For the US-Americans who still have a job, their homes are their new workplaces. Zoom is the new conference room; a messy dining room table is a de facto desk. Among the workers with the luxury of getting paid from the comfort of their couches are business people, journalists, nonprofit staff—and the engineers maintaining the United States’ automated facial recognition system that shares citizenship applicants’ information with law enforcement agencies, like the Federal Bureau of Investigation, and civil society organizations.
The US Citizenship and Immigration Services (USCIS) permitted the contractors behind their biometric capabilities to do “telework”, according to a modification notice published on the federal government’s contracts website on March 17, two days after a White House letter urged federal agencies to provide more telework opportunities to their employees.
Raking in $89 million for the deal, the contractor designed, and now operates, a “custom biometrics system” that “automated facial and iris recognition” for lawful immigration applications, while also “speed[ing] delivery of new capabilities to field agents” and “scal[ing] to meet the capacity of biometrics storage,” among other things, the company wrote in a case study.
As a matter of work, the contracted engineers have access to “sensitive” personally-identifiable information of non-citizens, the contract work statement notes. As a result, they have extensive security hardware requirements and procedures. But does that translate to their home? It’s unclear—Filter is awaiting responses from the contractor.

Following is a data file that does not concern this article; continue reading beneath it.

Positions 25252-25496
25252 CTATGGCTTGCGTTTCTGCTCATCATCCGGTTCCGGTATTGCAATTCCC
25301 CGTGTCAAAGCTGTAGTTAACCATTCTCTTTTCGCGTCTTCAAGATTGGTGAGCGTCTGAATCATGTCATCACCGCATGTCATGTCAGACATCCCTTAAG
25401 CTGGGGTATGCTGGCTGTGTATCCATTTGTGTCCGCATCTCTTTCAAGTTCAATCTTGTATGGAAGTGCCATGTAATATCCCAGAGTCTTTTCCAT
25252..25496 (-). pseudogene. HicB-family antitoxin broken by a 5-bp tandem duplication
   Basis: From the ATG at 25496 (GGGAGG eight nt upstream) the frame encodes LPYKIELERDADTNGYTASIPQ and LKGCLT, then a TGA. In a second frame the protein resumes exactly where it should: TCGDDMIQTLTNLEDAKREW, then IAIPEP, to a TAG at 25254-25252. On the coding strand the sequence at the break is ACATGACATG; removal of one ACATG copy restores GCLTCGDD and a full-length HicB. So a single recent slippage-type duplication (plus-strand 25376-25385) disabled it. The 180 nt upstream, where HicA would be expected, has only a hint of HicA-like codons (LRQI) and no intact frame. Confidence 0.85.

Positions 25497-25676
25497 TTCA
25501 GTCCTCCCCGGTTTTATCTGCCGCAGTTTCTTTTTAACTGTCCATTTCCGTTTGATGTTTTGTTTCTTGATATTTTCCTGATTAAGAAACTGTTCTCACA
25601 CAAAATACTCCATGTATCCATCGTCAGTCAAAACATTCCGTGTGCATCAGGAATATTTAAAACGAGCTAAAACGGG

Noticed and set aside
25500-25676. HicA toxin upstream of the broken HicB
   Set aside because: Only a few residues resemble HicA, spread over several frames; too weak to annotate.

But one nongovernmental organization has warned that the migration of work to the home comes with risks. People keen on accessing private information are “taking advantage of the fact that many people who are working from home have not applied the same security on their networks that would be in place in a corporate environment,” wrote the World Economic Forum in a March 30 update to their Global Agenda.
Even when operated in the office, the functioning of the biometric system has some serious privacy issues. The USCIS biometric information is shared in bulk with the FBI’s Next Generation Identification, a program used for criminal background checks—in effect potentially breaking the statutorily-protected privacy of the estimated 50,000 immigrants who have been abused or trafficked. Organizations like social service agencies use the FBI’s background-checking tool to evaluate beneficiaries, and they may be accessing restricted information about the applicant’s history.
The bulk sharing is an issue of the USCIS, not necessarily of the contractor. But if there’s already glaring system-wide lapses in privacy protection, what are we to make of the people managing the biometric database working in spaces that have been identified as vulnerable to cyberattacks?
Photo by @neonbrand via Unsplash